Raising Performance in Our Schools
The letters to the editor in response to Tom Friedman's recent (brilliant) piece on Teaching for America (ww.nytimes.com/2010/11/21/opinion/21friedman.html) were as moronic as I've come to expect. Blaming poverty, opposing testing, bashing NCLB and RTTT, etc. Sigh… Here's one example:
If students need to develop their abilities to think critically, communicate effectively and collaborate to thrive in the knowledge economy, then Secretary of Education Arne Duncan's Race to the Top is racing in the wrong direction.
Mr. Duncan's emphasis on teacher accountability is quickly being translated into teachers being held accountable for raising math or reading scores, not for raising a student's ability to think, solve problems or collaborate.
Students who are driven to value their own test scores over all else are motivated to act selfishly, not collaboratively. They are encouraged to look for the one right answer, not to take intellectual risks or to entertain alternative solutions.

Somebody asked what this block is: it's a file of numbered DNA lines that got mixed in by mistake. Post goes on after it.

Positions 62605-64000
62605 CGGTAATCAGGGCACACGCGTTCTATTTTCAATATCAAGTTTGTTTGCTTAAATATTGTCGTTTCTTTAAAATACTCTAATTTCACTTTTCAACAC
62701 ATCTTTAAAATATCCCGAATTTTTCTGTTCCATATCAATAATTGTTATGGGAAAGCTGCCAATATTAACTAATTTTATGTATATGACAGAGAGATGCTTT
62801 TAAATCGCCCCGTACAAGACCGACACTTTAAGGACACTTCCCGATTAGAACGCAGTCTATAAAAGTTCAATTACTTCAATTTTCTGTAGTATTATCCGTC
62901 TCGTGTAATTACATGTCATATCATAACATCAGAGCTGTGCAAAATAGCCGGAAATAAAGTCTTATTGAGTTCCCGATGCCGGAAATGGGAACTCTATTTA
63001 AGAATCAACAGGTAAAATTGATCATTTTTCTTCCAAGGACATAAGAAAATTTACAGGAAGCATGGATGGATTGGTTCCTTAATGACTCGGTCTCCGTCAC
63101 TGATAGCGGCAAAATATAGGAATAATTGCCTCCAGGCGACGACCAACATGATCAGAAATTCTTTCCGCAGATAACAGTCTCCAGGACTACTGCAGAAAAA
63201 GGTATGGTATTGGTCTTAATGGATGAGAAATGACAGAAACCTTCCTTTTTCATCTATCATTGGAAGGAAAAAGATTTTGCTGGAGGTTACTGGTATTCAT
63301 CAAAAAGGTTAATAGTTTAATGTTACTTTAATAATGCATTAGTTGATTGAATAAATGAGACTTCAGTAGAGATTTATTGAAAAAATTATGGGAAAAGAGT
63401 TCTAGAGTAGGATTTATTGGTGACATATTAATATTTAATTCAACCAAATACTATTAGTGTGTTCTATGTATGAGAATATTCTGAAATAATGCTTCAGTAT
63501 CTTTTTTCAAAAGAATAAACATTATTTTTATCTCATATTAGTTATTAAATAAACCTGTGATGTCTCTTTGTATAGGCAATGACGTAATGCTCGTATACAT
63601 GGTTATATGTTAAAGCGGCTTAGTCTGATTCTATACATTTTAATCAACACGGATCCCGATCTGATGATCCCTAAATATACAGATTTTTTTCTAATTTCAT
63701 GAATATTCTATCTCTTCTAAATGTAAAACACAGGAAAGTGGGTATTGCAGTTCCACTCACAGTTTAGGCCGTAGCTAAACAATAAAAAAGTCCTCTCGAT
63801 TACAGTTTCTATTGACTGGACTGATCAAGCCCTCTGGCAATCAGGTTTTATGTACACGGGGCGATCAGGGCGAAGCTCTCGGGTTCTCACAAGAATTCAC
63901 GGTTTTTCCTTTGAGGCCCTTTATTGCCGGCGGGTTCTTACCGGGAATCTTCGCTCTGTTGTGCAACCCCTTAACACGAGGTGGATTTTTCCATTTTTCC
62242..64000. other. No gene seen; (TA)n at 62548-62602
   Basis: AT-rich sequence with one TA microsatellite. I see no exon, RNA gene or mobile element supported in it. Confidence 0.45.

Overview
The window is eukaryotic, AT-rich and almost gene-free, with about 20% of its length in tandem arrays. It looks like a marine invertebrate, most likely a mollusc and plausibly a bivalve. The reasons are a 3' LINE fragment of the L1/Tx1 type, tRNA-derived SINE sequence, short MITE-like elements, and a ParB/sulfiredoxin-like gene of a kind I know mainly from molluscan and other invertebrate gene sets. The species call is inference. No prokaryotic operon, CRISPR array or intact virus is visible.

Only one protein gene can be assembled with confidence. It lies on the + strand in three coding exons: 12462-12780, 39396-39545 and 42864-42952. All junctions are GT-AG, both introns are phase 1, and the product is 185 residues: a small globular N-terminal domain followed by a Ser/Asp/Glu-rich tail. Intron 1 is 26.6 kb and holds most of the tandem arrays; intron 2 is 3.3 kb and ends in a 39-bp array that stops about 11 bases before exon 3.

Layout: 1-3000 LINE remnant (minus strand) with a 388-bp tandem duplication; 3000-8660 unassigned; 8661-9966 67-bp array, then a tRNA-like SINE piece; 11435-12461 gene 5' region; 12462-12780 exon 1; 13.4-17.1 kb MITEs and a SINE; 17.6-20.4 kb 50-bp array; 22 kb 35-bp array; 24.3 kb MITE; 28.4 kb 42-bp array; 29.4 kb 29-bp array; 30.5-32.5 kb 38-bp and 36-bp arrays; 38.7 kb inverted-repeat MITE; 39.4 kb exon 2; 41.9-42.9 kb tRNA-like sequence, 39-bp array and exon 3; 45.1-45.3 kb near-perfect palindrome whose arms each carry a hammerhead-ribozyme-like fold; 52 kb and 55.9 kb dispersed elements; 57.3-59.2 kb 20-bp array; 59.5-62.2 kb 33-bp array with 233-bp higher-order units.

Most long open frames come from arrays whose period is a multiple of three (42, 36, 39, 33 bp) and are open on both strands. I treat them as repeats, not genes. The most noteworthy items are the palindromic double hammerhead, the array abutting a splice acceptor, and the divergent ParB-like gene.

The best and the brightest college students will not go into teaching and remain in the profession if they are treated as assembly-line managers, evaluated solely by their ability to produce identical, high-testing students.
If we want students to be able to think, then their teachers need to be able to think as well.
November 27, 2010